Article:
Indeed, an Australian organization called “Givewell” has been doing this since . . . . 1997. Not only are Holden and Elie online liars; they are concept lifters, at best.

    What this really shows is that the corporate “hedge fund” mentality which diminishes ethics and privileges arrogant young people claiming they are going to change the world with attitude rather than professional development will bring down the NPO world into the muck of corporate dishonesty, where PR rules everything.

    Keep defending him. He didn’t lose his job. The response by the Givewell board is total smoke and mirrors. Some of us will not let this die, at all, and will follow whatever becomes of “Givewell” around until it is out of business. This was more than a dumb kid making a mistake. This was dishonesty by a 27 year old professional with corporate experience. Stop acting like he’s a teenager or did not abuse the public trust.

  16. Erich Riesenberg says:

    In the body of the thread Sean described the genesis for Givewell: Holden started GiveWell when he realized that there were no decent resources for donors who want to identify which charities are doing the best job in a certain area.

    Then Sean writes: I do agree that GiveWell’s transparency was a greater focus than their results, but I think that was the right focus.

    Wow, again, as is typical for this group of bloggers, diverge and divert. Rather than try to point out some success Holden had in analysing nonprofits, which Sean originally said was the puprose, he cheers on Holden’s brash, condescending attitude.

    Note, Sean writes there were no decent resoures for we unfortunate donors. The condescending attitude of Sean, Holden, Phil, and others towards the people in the industry who have actually made it easier for donors such as myself to analyze nonprofits is reason enough to ignore them. If they had anything to contribute, they would do it, rather than insult others.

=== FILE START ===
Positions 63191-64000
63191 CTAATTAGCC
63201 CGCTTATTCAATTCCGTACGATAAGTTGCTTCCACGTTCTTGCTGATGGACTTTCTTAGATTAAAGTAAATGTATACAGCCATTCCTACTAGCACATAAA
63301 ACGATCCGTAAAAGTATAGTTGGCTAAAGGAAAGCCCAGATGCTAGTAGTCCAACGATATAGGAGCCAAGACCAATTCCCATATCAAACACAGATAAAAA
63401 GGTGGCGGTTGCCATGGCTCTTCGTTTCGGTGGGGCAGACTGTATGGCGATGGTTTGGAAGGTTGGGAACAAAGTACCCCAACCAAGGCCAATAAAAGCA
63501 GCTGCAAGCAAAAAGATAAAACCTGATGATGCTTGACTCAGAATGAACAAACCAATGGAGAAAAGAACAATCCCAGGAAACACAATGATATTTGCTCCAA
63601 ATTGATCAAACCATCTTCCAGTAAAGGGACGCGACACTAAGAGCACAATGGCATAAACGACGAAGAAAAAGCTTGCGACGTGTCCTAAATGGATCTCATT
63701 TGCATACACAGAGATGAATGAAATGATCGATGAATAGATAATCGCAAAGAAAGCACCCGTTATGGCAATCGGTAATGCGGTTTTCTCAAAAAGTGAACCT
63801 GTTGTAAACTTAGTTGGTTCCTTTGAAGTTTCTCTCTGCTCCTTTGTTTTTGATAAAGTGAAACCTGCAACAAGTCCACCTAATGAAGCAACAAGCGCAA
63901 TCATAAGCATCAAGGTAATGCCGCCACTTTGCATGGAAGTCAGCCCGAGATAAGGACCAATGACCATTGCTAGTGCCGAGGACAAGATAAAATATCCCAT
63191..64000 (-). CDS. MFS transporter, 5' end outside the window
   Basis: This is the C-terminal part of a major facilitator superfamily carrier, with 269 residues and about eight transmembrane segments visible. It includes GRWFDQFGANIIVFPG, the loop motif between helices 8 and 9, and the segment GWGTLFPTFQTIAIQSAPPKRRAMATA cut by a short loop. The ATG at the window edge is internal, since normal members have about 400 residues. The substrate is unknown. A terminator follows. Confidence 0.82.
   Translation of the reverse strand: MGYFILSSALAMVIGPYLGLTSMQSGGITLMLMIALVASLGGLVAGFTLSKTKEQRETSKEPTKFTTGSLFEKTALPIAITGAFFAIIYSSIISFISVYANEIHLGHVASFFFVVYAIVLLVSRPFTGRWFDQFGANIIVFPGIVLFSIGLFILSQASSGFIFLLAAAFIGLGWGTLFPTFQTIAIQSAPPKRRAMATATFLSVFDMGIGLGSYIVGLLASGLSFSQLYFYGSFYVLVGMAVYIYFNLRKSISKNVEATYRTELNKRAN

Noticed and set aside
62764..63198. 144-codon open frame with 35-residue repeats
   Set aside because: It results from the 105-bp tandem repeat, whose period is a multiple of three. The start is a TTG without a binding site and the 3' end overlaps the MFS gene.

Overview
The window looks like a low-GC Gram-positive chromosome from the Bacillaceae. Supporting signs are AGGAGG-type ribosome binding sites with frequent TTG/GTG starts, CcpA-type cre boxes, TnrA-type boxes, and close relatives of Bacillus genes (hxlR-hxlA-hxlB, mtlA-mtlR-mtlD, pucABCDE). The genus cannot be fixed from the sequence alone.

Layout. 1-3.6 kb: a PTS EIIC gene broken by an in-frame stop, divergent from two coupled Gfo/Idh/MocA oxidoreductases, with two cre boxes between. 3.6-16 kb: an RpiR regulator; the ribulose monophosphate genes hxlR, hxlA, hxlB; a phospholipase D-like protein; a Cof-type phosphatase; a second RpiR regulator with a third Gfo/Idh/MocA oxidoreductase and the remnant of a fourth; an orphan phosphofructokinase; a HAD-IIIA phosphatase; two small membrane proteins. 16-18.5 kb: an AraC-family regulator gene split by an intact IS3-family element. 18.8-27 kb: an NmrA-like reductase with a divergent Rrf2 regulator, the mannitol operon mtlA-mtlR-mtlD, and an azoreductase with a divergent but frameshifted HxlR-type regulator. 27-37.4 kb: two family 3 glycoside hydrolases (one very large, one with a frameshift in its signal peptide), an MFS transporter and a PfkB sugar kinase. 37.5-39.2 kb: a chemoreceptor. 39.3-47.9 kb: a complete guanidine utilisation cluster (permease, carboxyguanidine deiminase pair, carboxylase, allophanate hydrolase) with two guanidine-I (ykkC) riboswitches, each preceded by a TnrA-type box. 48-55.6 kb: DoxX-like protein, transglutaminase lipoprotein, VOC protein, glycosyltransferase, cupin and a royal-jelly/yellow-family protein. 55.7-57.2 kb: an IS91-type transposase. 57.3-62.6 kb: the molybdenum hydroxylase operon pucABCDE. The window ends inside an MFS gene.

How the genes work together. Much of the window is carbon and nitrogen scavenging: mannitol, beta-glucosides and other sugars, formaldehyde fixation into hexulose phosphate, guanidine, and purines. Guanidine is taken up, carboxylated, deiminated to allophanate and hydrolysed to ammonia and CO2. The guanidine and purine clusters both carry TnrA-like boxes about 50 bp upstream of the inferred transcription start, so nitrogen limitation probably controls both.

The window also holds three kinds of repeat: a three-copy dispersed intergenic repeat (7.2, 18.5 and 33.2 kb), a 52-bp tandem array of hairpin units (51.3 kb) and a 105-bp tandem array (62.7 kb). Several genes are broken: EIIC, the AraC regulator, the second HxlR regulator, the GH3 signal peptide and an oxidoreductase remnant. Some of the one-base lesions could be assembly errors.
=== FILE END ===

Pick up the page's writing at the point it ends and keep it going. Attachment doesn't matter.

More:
17. Erich Riesenberg says:

    Sean also wrote: I think that if we had fully functioning philanthropic capital markets, what would happen right now is a large foundation would acquire GiveWell. The Hewlett Foundation or Edna McConnell Clark would swoop in and make GiveWell a small division of the foundation. They would then provide the experience and mentoring that GiveWell needs. And they would dramatically increase funding for the project.

    Oh my word! This should make anyone laugh. What exactly would an acquiror get with Givewell? A few rambling spreadsheets?

    Seriously, Sean, you can’t write something like that and then say Givewell’s biggest contribution was its hypocritical call for transparency. If you are telling us Givewell has something worth being bought, you owe it to your devoted readers to tell us what Givewell taught anyone about properly analyzing nonprofits.


  18. Anne says:

    As of September 2008, Holden has been quietly reinstated as GiveWell Board Secretary. So much for placing him in a position where he can be supervised, much less punishing him for a serious lapse in judgment.